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Exploring Turkey part 6: From Cavdarhisar to Istanbul

by Trudy (2/26/2010)

Istanbul

 

Istanbul
Only because I run can I catch the ferry from Yalova to Istanbul. ‘Where in Istanbul do you want to go?,’ the woman at the ticket office asks. ‘Taksim,’ I answer, not having a better answer ready. This ferry goes to Pendik on the Asian shore of Istanbul; the ferry to Taksim will leave no sooner than in four hours. I take my chances; I think I can find some way of transport to Taksim within four hours. Hotel Aygun Plaza costs seventy five Euros for the extra night I made a reservation for by the receptionist of my Bursa hotel. A lot more than the three nights I booked in advance. Well, such an expensive hotel deserves an expensive dinner and I go to Tokyo, a Japanese restaurant in a side street of Istiklal Caddesi. The zaru soba and sushi taste delicious. 
Like a real tourist, I go to the Kapalý Çarsý where I, within minutes, get several invitations to come in and drink tea. One invitation is slightly different. Mustafa says he does not want to sell me a carpet; he only wants to practise his English. Indeed, no sales promotion but question <[script] src="../../tools/tiny_mce/themes/advanced/langs/en.js?1257724505" type="text/javascript"> after question of which many are not too polite. ‘Is it true that in the Netherlands a man and a woman meet and directly sleep with each other? Have you ever had a Turkish boyfriend? Were you satisfied with his skills in bed?’ My stop at this shop did not last long, obviously. 
I have not been to the nineteenth century Dolmabahce Palace during my two previous visits to Istanbul. The palace has two different parts: the Harem part <[script] src="../../tools/tiny_mce/themes/advanced/langs/en.js?1257724505" type="text/javascript"> for the sultan and his many wives and the Selamlik part with all ceremonial rooms equipped for having guests and suites for big parties. I can only visit both parts with a guided tour, walking around at my own pace is not possible. Happily, taking pictures is allowed but I have to buy an ‘entrance ticket’ for my camera. Unfortunately, there is hardly any time to take pictures; the guide is rushing all the visitors because the next group is already waiting. The palace is gorgeous but a little overdone with furniture, paintings, carpets and chandeliers. These sultans cannot be accused of having a minimalistic taste.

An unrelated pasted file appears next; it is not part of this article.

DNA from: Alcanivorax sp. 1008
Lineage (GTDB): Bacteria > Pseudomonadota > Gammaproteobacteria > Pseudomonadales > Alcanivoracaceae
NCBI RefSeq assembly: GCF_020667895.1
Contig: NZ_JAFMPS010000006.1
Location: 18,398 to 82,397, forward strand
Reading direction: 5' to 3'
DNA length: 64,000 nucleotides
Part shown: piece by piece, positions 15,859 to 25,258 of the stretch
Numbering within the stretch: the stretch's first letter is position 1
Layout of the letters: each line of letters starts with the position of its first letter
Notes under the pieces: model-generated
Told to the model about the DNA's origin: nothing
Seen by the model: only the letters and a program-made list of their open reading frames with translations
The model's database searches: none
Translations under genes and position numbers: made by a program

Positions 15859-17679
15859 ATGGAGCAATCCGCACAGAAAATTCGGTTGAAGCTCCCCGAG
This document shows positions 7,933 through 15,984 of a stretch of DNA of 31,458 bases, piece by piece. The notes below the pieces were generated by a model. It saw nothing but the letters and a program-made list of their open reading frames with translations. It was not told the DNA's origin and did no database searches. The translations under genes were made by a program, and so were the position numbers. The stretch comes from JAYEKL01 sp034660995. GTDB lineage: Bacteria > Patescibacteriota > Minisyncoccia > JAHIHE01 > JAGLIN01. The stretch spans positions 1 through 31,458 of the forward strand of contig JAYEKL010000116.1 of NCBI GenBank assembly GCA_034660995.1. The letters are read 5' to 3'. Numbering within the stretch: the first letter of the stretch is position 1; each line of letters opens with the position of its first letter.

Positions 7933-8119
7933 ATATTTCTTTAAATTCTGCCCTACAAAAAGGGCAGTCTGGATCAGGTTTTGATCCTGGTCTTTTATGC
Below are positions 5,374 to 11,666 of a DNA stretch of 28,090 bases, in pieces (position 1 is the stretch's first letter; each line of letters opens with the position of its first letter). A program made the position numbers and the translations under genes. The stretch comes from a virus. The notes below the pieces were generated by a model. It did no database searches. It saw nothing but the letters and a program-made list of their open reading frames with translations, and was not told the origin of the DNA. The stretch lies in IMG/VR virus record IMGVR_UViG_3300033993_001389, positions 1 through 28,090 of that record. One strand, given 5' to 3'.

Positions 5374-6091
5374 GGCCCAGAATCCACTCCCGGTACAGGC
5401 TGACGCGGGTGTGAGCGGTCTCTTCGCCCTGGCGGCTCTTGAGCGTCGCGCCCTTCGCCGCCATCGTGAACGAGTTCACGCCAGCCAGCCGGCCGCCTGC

Close to the shores of the Asian quarter Üsküdar, in the bend between the Sea of Marmara and the Bosphorus I see Kýz Kulesi, the Maiden Tower. a little tower that can be visited using small ferryboats. It offers a great view of Istanbul. At night, one can dine here with illuminated Istanbul reflected in your wine glass. This tower used to serve both as a defence post and as a toll post. There are several stories about a young man who drowned during his attempt to swim across the Sea of Marmara in order to visit his beloved one. The nickname of the tower is therefore Leander’s Tower. 
Returning to Istanbul’s European part, I visit the Rüstem Paþa Camii, a sixteenth century mosque that is, at the inside, almost completely covered with Iznik tiles. They are used to foreign visitors at this mosque: separate entrances for tourists in order not to disturb praying people and headscarves for female visitors are waiting on a shelf. In front of me, I hear a Dutch woman complain to her husband: ‘Why do I need to wear a scarf here? That was not compulsory at the Blue Mosque, was it?’ 
My first discovery today is the Orthodox Armenian Church of the Virgin Mary in Kumkapý. Like most orthodox churches this one is also covered in gold leaf and superabundantly decorated. Still it is not too much in my view. The church is quiet and has a serene atmosphere, the noise from outside can hardly be heard. A couple of women in their fifties enter the church to pray and light a candle. Directly across from the church is the Armenian patriarchate, the ‘headquarters’ of the archbishop and already from outside a gorgeous building.